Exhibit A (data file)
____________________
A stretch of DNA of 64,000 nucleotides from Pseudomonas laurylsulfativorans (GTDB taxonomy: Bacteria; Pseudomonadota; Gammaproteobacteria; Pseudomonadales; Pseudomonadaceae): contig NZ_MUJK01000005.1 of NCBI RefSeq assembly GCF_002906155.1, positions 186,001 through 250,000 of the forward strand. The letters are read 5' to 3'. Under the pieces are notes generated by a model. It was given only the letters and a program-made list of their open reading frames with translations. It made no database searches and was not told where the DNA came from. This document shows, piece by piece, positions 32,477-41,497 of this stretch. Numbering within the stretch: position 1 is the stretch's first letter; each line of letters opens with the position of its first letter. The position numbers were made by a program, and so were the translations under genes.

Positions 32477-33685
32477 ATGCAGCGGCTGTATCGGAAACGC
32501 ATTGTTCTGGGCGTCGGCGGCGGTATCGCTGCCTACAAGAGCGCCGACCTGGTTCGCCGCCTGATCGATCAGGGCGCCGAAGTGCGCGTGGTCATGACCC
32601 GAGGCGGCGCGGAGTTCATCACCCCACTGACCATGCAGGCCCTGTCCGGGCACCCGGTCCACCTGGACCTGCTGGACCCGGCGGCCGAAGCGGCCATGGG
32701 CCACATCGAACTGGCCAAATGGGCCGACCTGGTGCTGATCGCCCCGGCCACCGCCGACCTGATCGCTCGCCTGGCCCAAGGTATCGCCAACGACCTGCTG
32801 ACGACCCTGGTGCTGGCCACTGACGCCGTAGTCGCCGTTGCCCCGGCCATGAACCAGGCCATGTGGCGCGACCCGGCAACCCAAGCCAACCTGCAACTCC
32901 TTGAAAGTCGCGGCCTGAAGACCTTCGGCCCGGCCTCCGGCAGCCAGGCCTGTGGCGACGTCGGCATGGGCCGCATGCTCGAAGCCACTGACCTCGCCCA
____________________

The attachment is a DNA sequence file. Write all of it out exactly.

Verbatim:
A stretch of DNA of 64,000 nucleotides from Pseudomonas laurylsulfativorans (GTDB taxonomy: Bacteria; Pseudomonadota; Gammaproteobacteria; Pseudomonadales; Pseudomonadaceae): contig NZ_MUJK01000005.1 of NCBI RefSeq assembly GCF_002906155.1, positions 186,001 through 250,000 of the forward strand. The letters are read 5' to 3'. Under the pieces are notes generated by a model. It was given only the letters and a program-made list of their open reading frames with translations. It made no database searches and was not told where the DNA came from. This document shows, piece by piece, positions 32,477-41,497 of this stretch. Numbering within the stretch: position 1 is the stretch's first letter; each line of letters opens with the position of its first letter. The position numbers were made by a program, and so were the translations under genes.

Positions 32477-33685
32477 ATGCAGCGGCTGTATCGGAAACGC
32501 ATTGTTCTGGGCGTCGGCGGCGGTATCGCTGCCTACAAGAGCGCCGACCTGGTTCGCCGCCTGATCGATCAGGGCGCCGAAGTGCGCGTGGTCATGACCC
32601 GAGGCGGCGCGGAGTTCATCACCCCACTGACCATGCAGGCCCTGTCCGGGCACCCGGTCCACCTGGACCTGCTGGACCCGGCGGCCGAAGCGGCCATGGG
32701 CCACATCGAACTGGCCAAATGGGCCGACCTGGTGCTGATCGCCCCGGCCACCGCCGACCTGATCGCTCGCCTGGCCCAAGGTATCGCCAACGACCTGCTG
32801 ACGACCCTGGTGCTGGCCACTGACGCCGTAGTCGCCGTTGCCCCGGCCATGAACCAGGCCATGTGGCGCGACCCGGCAACCCAAGCCAACCTGCAACTCC
32901 TTGAAAGTCGCGGCCTGAAGACCTTCGGCCCGGCCTCCGGCAGCCAGGCCTGTGGCGACGTCGGCATGGGCCGCATGCTCGAAGCCACTGACCTCGCCCA